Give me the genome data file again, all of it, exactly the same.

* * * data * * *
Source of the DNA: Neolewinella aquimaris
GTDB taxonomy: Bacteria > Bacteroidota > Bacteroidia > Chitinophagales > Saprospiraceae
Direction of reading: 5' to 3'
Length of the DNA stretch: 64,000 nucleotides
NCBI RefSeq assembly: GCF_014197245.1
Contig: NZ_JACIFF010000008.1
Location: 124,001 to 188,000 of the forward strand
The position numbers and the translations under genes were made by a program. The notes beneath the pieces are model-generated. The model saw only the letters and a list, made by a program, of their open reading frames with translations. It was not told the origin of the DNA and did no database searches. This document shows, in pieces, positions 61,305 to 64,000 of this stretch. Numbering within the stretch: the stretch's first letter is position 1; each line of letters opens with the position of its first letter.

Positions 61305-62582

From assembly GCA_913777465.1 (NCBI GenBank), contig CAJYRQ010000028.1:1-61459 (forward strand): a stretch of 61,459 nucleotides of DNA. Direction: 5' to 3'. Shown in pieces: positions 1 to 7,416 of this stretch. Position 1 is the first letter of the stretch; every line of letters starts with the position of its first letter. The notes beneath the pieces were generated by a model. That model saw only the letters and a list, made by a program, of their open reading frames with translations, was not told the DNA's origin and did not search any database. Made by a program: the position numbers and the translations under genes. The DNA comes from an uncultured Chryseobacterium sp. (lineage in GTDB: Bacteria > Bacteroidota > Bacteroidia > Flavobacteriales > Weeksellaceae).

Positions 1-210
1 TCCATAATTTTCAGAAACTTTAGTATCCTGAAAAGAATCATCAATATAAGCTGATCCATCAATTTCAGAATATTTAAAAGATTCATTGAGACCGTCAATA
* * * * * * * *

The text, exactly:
Source of the DNA: Neolewinella aquimaris
GTDB taxonomy: Bacteria > Bacteroidota > Bacteroidia > Chitinophagales > Saprospiraceae
Direction of reading: 5' to 3'
Length of the DNA stretch: 64,000 nucleotides
NCBI RefSeq assembly: GCF_014197245.1
Contig: NZ_JACIFF010000008.1
Location: 124,001 to 188,000 of the forward strand
The position numbers and the translations under genes were made by a program. The notes beneath the pieces are model-generated. The model saw only the letters and a list, made by a program, of their open reading frames with translations. It was not told the origin of the DNA and did no database searches. This document shows, in pieces, positions 61,305 to 64,000 of this stretch. Numbering within the stretch: the stretch's first letter is position 1; each line of letters opens with the position of its first letter.

Positions 61305-62582

From assembly GCA_913777465.1 (NCBI GenBank), contig CAJYRQ010000028.1:1-61459 (forward strand): a stretch of 61,459 nucleotides of DNA. Direction: 5' to 3'. Shown in pieces: positions 1 to 7,416 of this stretch. Position 1 is the first letter of the stretch; every line of letters starts with the position of its first letter. The notes beneath the pieces were generated by a model. That model saw only the letters and a list, made by a program, of their open reading frames with translations, was not told the DNA's origin and did not search any database. Made by a program: the position numbers and the translations under genes. The DNA comes from an uncultured Chryseobacterium sp. (lineage in GTDB: Bacteria > Bacteroidota > Bacteroidia > Flavobacteriales > Weeksellaceae).

Positions 1-210
1 TCCATAATTTTCAGAAACTTTAGTATCCTGAAAAGAATCATCAATATAAGCTGATCCATCAATTTCAGAATATTTAAAAGATTCATTGAGACCGTCAATA